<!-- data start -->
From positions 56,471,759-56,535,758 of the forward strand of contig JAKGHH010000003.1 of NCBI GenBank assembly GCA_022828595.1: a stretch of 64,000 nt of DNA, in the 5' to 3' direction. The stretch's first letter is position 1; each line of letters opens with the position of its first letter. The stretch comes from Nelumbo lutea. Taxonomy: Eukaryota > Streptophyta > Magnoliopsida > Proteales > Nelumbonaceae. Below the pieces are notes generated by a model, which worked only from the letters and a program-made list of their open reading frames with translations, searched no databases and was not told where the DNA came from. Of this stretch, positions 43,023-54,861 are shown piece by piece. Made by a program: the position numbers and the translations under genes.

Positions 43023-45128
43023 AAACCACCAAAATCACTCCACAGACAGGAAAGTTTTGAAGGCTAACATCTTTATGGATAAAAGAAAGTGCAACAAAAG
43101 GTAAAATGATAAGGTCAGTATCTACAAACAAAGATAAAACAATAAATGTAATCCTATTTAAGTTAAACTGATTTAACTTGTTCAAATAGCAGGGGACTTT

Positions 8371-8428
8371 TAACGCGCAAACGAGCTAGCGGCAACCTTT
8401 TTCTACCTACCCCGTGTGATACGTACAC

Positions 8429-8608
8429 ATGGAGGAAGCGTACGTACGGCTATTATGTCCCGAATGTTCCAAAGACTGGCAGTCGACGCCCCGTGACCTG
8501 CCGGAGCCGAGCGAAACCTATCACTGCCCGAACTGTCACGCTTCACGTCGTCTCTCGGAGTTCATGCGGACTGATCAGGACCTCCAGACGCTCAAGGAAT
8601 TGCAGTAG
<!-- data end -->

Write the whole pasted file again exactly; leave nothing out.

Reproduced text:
From positions 56,471,759-56,535,758 of the forward strand of contig JAKGHH010000003.1 of NCBI GenBank assembly GCA_022828595.1: a stretch of 64,000 nt of DNA, in the 5' to 3' direction. The stretch's first letter is position 1; each line of letters opens with the position of its first letter. The stretch comes from Nelumbo lutea. Taxonomy: Eukaryota > Streptophyta > Magnoliopsida > Proteales > Nelumbonaceae. Below the pieces are notes generated by a model, which worked only from the letters and a program-made list of their open reading frames with translations, searched no databases and was not told where the DNA came from. Of this stretch, positions 43,023-54,861 are shown piece by piece. Made by a program: the position numbers and the translations under genes.

Positions 43023-45128
43023 AAACCACCAAAATCACTCCACAGACAGGAAAGTTTTGAAGGCTAACATCTTTATGGATAAAAGAAAGTGCAACAAAAG
43101 GTAAAATGATAAGGTCAGTATCTACAAACAAAGATAAAACAATAAATGTAATCCTATTTAAGTTAAACTGATTTAACTTGTTCAAATAGCAGGGGACTTT

Positions 8371-8428
8371 TAACGCGCAAACGAGCTAGCGGCAACCTTT
8401 TTCTACCTACCCCGTGTGATACGTACAC

Positions 8429-8608
8429 ATGGAGGAAGCGTACGTACGGCTATTATGTCCCGAATGTTCCAAAGACTGGCAGTCGACGCCCCGTGACCTG
8501 CCGGAGCCGAGCGAAACCTATCACTGCCCGAACTGTCACGCTTCACGTCGTCTCTCGGAGTTCATGCGGACTGATCAGGACCTCCAGACGCTCAAGGAAT
8601 TGCAGTAG